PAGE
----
• Della Porta, D. (1995). Social movements: Political violence and the State: a comparative analysis of Italy and Germany. Cambridge: Cambridge University Press.
  • Goodman, M. (2011). What business can learn from organized crime. Harvard Business Review, 89 (11), 27-30.
  • Levitt, S. D., & Venkatesh, S. A. (2000). An economic analysis of a drug-selling gang’s finances. Quarterly Journal of Economics, 115 (3), 755-789.
  • Kaplan, D., & Dubro, A. (2003). Yakuza: Japan’s criminal underworld. Berkeley, University of California Press.
  • Mayntz, R. (2004). Organizational forms of terrorism. Max Planck Institute for the Study of Societies, 4 (4), 4-18.
  • Mishina, Y., Dykes, B. J., Block, E. S., & Pollock, T. G. (2010). Why « good » firms do bad things: The effects of high aspirations, high expectations, and prominence on the incidence of corporate illegality. Academy of Management Journal, 53 (4), 701-722.
  • Monnet, B., & Very, P. (2010). Les nouveaux pirates de l’entreprise: Mafias et terrorisme. Paris: CNRS Editions.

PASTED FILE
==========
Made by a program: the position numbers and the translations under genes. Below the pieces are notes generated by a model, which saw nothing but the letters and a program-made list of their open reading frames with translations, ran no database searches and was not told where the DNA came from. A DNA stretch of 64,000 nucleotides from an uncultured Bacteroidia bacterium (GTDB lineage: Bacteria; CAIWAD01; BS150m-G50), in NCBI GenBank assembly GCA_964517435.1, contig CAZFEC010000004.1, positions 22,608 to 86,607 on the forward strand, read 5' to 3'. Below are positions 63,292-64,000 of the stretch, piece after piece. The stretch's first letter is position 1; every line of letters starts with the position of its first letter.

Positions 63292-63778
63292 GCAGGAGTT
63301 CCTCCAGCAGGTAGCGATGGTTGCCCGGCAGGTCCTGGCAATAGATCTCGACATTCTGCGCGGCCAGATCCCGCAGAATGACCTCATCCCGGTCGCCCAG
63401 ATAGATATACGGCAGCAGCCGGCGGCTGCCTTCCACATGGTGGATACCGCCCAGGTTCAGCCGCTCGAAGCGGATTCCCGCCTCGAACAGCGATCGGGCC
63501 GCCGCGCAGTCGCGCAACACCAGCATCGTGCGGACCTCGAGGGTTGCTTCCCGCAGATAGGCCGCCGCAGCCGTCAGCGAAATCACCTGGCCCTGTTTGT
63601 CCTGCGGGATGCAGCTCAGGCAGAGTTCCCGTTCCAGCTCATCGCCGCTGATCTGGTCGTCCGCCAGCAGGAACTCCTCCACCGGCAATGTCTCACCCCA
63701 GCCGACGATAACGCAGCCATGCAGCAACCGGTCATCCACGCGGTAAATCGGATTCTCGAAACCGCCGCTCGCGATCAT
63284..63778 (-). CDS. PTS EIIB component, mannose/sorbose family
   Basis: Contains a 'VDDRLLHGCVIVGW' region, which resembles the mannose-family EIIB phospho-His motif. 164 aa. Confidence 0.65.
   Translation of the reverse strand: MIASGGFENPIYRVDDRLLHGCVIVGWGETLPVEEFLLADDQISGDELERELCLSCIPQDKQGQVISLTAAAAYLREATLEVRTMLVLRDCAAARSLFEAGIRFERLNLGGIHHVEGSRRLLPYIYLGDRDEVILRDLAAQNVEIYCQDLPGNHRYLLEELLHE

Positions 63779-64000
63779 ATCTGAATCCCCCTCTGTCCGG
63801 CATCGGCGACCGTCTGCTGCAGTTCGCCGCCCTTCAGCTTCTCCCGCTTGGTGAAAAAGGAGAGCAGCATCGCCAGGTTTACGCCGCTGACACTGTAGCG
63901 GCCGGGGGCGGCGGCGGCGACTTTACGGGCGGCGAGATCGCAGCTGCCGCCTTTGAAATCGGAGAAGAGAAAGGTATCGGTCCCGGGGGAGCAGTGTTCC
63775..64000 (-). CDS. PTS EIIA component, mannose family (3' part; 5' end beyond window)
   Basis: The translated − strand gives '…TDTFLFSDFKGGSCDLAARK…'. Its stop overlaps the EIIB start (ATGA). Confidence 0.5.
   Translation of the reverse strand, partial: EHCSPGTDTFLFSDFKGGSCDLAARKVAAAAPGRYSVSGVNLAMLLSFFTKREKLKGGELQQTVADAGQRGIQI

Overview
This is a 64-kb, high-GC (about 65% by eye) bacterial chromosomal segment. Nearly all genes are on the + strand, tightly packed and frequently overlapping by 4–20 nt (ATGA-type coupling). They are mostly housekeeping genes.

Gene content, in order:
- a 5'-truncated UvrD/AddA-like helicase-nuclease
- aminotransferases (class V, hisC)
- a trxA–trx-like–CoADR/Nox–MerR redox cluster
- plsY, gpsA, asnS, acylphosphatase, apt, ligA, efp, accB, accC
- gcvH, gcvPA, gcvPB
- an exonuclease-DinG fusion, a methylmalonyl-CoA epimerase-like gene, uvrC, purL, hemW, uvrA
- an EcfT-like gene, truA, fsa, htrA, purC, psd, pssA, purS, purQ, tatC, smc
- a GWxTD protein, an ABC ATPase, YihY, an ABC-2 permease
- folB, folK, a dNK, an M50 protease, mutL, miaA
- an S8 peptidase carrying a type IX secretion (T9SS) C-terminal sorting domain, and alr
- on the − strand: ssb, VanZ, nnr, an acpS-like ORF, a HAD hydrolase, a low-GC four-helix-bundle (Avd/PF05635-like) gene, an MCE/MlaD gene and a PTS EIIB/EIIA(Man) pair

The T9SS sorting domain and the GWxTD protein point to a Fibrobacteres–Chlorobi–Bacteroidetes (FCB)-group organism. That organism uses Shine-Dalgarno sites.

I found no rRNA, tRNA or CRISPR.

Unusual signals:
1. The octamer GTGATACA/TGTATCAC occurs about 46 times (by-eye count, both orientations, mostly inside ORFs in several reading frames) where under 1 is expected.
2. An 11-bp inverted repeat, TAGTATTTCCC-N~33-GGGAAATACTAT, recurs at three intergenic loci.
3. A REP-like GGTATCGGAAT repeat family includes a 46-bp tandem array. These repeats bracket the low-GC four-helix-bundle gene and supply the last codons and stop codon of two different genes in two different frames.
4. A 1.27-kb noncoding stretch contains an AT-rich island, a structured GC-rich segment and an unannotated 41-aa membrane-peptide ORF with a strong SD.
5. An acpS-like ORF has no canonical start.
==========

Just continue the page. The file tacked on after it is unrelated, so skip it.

• OECD. (2002). Measuring the non-observed economy – A handbook. Paris: OECD Publications Service.
  • Raufer, X. (2003). Le grand réveil des mafias. Paris: Lattès.
  • Schneckener, U. (2002). Netzwerke des terrors. Stiftung Wissenschaft und Politik Studie S42. Retrieved from Deutsches Institut für Internationale Politik und Sicherheit: contents/products/studien/S42_02_ gesch_tzt.pdf
  • Sullivan-Taylor, B., & Wilson, D. C. (2010). Managing the threat of terrorism in British travel and leisure organizations. Organization Studies, 30 (2-3), 251- 276.
  • Webb, J. W., Tihanyi, L., Ireland, R. D., & Sirmon, D. G. (2009). You say illegal, I say legitimate: Entrepreneurship in the informal economy. Academy of Management Review, 34 (3), 492-510.



See also the essay by Monin and Croidieu, who provide additional information about this theoretical work.

Plan de l'article

  1. Crossing actors and economic territories
  2. Varieties of born-renegade organizations and their survival
  3. Influence of born-renegade organizations on the formal economy
  4. Synthesis and essays

Pour citer cet article

Véry Philippe, Wilson David, « Forgotten economic actors How pirates, mafias and other illegitimate firms shape economic systems and competition », M@n@gement, 3/2012 (Vol. 15), p. 246-252.

DOI : 10.3917/mana.153.0246

Pages 246 - 252 Article suivant